For motorists passing through or residents new to the area, seeing a collection of Christmas trees outside the Exit 115 Shell gas station in Kittitas might seem odd. For many in the valley, however, the sight is far from that, and for them it has become a holiday tradition.

The trees are sold each year as a fundraiser for the Kittitas Secondary School senior class. This year, the selection is entirely noble firs, ranging up to 9 feet tall. The tallest trees will set buyers back a mere $55, making the trees competitive in price.

Kittitas Secondary School Senior Adviser Wendy Hudson said the project has been going for close to 10 years now.

“It’s been going for a while,” she said.

Since it began, Hudson said the sale has grown in scope. She said students start with approximately 50 trees, which are delivered the weekend after Thanksgiving. Depending on demand, they will continue to stock the selection. Hudson said they picked up another 45 trees on Monday.

“We just keep selling them,” she said.

Hudson said the fundraiser is highly instrumental for the class, averaging approximately $3,000 per year.

“It’s one of their biggest moneymakers for sure,” she said.


Hudson said the effort would not be possible without station owner Steve Hart, who has been involved with the project since the beginning.

“He has been instrumental in helping us put it together,” she said. “He knows the gentleman who’s able to get them from the West Side. He works closely with him to put it together, and then he hands it off to each senior class and allows us to take 100 percent of the profits, which is fantastic. He doesn’t ask for anything in return.”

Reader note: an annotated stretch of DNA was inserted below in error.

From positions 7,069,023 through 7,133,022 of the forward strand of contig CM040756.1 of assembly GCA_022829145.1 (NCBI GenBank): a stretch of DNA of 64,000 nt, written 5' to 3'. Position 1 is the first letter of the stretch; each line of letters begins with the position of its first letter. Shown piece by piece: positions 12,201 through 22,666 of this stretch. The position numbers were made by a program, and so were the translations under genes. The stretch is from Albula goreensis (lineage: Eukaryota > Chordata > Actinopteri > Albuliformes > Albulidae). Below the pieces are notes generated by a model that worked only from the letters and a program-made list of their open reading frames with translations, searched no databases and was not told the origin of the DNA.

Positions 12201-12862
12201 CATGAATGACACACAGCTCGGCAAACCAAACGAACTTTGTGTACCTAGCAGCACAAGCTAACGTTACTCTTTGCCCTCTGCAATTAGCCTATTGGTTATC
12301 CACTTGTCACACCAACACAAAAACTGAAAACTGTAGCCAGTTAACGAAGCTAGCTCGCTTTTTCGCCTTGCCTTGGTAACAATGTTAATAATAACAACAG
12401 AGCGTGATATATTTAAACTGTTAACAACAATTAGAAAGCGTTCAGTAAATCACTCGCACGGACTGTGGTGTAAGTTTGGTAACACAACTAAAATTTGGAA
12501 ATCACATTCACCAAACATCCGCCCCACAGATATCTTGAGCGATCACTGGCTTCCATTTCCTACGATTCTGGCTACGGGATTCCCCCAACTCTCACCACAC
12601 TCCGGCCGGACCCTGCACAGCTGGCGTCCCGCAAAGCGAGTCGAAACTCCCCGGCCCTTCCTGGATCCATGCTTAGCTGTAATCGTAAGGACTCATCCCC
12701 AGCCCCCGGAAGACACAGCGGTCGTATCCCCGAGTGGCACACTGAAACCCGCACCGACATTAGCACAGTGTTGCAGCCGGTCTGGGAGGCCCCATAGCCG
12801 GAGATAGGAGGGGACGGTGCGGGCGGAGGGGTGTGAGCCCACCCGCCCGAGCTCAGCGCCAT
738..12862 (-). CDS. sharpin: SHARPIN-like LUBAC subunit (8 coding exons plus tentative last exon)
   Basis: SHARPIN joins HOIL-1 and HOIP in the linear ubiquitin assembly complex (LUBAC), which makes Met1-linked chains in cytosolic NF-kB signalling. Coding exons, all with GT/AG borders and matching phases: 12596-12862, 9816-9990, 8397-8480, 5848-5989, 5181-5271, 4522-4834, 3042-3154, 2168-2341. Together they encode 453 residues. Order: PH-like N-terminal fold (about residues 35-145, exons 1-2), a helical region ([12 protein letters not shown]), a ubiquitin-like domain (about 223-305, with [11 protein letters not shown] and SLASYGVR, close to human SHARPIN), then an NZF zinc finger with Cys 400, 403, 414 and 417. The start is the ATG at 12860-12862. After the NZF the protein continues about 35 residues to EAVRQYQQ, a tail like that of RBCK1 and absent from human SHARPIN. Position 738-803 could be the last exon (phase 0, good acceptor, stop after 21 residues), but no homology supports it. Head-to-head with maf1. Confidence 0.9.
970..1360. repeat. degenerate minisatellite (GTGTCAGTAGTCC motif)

In the past, Hudson said senior classes have used the funds to travel to destinations like Silverwood Theme Park in Idaho, Lake Chelan and destinations on the West Side. She said her daughters have had senior parties at the former Springwood Ranch complex when it was still operational.

“It’s the end of the year senior trip or party,” she said.

One of the benefits to the sale is that people can purchase trees at any time of the day, as the station is open 24 hours, and Hudson said they work to keep trees stocked for people who need one at the last minute.

“We’ll have them until Christmas Eve,” she said. “Even Christmas Day, maybe.”

As word of the fundraiser has spread among the community over the years, Hudson said it has gained quite the following.

“It’s phenomenal,” she said. “I have people who wait to hear when the trees are going to arrive. I usually put it on my Facebook page for the community to start spreading it that way when they will arrive. This year, they were delayed a day and people actually waited for them to get here the following day, which I thought was really nice. I think we sold 30 the first day. People really rally around it and they wait for them.”


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